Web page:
• Kyodo


Administration officials and lawmakers from the ruling Liberal Democratic Party are considering lifting a ban on dance clubs, music venues and some bars operating past midnight, an LDP source said Tuesday. An earlier attempt in June to revise the law failed.

Eyeing legislation this fall at the earliest, they plan to allow establishments to stay open until 6 a.m. by replacing the current outright ban with a requirement for clubs and bars to obtain a license for extended operations from prefectural public safety commissions, the source said.

Current restrictions relate to measures aimed at regulating the adult entertainment business.

It categorizes nightclubs with pachinko halls and sex parlors and was an effort to control establishments that might corrupt young people and become a source of prostitution.

Bars and clubs in this category currently require licensing from local authorities and are prohibited from operating past midnight.

However, many dance clubs are believed to operate without a license because if authorities know of their existence they have to close early. Law-enforcement authorities have been stepping up crackdowns.

The latest legislative plan comes after a district court in April acquitted former Osaka nightclub operator Masatoshi Kanemitsu of debasing morals by allowing his patrons to dance.

Kanemitsu, 51, said, “I am uncomfortable with (dance clubs) being bound by the murky provisions of the law on adult entertainment.”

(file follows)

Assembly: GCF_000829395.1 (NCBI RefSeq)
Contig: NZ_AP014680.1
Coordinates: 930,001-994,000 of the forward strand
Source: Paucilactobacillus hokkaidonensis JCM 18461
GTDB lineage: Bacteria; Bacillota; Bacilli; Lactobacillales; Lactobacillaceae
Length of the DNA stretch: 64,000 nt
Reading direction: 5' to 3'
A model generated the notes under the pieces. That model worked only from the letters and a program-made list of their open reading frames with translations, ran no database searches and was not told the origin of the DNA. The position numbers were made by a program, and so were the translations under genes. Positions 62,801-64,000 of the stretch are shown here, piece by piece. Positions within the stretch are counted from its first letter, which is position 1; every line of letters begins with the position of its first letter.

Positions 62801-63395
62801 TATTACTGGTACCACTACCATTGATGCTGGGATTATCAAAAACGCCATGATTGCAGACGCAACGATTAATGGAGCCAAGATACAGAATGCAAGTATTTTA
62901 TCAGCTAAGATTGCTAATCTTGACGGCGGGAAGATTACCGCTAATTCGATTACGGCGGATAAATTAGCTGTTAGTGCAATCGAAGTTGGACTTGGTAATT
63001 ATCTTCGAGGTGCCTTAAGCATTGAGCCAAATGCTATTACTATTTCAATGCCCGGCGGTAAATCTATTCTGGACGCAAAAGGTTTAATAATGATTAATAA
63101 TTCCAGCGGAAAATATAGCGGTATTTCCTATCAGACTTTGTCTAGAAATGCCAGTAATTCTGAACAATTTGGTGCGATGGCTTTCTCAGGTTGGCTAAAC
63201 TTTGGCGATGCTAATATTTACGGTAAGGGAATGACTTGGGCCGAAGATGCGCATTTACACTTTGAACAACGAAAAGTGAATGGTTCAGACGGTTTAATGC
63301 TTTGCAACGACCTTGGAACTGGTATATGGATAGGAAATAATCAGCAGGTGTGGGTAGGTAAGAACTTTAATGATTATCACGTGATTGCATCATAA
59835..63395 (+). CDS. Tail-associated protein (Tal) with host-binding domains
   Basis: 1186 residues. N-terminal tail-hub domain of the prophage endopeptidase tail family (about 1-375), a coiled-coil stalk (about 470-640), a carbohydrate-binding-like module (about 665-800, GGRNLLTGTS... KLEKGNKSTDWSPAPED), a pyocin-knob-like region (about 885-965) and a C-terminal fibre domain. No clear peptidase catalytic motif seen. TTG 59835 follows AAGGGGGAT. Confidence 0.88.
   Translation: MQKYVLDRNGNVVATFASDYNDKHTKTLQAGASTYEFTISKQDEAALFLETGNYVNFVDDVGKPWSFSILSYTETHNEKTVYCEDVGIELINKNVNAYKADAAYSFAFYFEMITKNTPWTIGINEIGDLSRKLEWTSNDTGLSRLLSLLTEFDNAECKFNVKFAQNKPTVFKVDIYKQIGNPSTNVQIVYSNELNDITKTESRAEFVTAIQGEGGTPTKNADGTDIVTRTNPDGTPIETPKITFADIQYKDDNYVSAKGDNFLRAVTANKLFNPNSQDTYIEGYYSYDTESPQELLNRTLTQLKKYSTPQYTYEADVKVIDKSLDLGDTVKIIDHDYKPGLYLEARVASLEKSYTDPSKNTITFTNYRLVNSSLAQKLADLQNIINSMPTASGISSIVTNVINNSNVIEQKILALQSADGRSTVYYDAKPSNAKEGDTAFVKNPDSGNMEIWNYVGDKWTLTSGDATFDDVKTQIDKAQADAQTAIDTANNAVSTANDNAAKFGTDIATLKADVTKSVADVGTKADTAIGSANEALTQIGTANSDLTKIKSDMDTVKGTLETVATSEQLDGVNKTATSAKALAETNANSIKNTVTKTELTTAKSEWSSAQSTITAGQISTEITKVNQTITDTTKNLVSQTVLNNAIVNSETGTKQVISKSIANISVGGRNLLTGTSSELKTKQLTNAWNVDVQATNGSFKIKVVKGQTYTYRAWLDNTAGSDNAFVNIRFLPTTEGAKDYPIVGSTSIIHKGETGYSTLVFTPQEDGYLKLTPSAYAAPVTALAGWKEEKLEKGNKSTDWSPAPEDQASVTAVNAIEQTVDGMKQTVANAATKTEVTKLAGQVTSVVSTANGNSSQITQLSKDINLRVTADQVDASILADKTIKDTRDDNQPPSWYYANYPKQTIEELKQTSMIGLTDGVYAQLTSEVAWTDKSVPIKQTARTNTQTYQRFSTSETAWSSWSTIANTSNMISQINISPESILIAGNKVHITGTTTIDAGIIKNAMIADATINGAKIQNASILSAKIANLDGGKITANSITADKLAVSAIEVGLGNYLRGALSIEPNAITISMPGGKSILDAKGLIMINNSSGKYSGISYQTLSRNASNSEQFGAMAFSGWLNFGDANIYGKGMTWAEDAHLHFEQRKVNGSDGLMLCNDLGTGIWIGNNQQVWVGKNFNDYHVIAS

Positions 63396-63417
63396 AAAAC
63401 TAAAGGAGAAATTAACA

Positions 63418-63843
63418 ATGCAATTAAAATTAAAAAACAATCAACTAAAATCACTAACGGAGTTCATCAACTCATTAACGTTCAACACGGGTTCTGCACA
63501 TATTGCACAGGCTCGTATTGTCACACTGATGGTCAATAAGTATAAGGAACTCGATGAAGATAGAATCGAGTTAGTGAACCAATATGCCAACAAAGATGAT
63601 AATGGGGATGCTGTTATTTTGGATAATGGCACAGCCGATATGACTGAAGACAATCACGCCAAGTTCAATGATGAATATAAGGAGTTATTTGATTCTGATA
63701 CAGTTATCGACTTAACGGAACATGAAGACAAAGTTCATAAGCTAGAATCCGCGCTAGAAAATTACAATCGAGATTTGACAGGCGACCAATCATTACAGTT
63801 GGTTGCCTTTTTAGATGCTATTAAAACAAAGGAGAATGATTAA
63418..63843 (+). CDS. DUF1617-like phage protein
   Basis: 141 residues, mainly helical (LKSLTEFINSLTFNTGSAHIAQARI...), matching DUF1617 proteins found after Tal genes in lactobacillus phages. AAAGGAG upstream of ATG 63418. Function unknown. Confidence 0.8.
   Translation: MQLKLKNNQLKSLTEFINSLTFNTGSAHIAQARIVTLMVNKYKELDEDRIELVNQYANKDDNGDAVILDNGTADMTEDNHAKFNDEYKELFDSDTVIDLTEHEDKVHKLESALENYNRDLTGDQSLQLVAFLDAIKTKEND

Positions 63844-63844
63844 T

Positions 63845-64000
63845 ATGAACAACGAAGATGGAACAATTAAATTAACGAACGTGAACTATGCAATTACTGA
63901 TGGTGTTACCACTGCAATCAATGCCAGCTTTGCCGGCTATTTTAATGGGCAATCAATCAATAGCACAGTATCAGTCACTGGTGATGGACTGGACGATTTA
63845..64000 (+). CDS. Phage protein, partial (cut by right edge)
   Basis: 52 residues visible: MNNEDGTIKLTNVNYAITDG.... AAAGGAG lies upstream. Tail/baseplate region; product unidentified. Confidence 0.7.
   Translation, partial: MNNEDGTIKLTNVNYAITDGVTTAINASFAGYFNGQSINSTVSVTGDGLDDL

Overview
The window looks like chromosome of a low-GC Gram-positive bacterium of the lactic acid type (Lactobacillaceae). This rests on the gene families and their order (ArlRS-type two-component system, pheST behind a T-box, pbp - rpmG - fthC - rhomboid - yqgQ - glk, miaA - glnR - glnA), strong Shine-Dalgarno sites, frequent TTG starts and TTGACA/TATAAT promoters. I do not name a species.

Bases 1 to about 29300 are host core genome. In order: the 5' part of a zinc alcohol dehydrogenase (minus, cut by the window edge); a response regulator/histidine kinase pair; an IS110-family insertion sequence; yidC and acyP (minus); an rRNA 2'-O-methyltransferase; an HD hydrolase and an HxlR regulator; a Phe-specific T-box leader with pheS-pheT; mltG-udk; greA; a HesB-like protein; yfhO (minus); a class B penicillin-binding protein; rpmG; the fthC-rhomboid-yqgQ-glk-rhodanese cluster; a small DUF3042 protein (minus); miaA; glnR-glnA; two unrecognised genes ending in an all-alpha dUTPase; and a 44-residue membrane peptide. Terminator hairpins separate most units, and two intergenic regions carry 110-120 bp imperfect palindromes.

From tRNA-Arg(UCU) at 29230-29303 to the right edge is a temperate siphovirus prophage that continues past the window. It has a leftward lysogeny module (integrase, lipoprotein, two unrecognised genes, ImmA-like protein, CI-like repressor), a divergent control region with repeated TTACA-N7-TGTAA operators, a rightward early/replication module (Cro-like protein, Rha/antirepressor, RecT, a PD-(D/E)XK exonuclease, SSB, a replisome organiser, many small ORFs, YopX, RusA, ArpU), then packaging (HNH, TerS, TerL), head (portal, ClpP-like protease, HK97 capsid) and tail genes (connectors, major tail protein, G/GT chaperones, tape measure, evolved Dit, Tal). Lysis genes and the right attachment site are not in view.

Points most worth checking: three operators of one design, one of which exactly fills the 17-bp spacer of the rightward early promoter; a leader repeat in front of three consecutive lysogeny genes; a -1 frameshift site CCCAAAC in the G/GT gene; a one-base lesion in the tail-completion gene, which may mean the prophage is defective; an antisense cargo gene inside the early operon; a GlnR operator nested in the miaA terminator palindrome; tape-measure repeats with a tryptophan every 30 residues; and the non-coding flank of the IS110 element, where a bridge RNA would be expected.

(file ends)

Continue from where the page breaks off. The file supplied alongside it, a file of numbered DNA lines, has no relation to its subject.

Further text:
Most club owners who are caught accept a summary indictment and a fine, but Kanemitsu opted for indictment. After the lower court ruled in his favor, prosecutors appealed and the case is now pending at a high court.

A number of musicians and intellectuals, including composer Ryuichi Sakamoto, have voiced backing for reform, calling the midnight ban outdated.

An LDP panel discussed revising the law in June but did not approve it after opposition from members who argued it would lead to an increase in drunkenness and noise.

Government officials and LDP lawmakers have now worked out a framework for revising the law, the source said, adding that it would include sports bars and other entertainment venues that serve food and alcohol. “It would be unfair if only dance-related places are covered by relaxed rules,” some officials argued.

A panel of experts at the National Police Agency will discuss the proposed changes and the government will then draft legislation to revise the adult entertainment business law, the source said.

The revised framework envisages allowing licensed establishments providing entertainment and alcohol to stay open until 6 a.m. They would be required to refrain from serving heavily drunk patrons and from soliciting passers-by on the street.

Sports bars and darts bars are currently allowed to operate past midnight so long as they do not organize events such as competitions.

If the law is revised, musicians at jazz bars and similar venues would also be allowed to play on past midnight.

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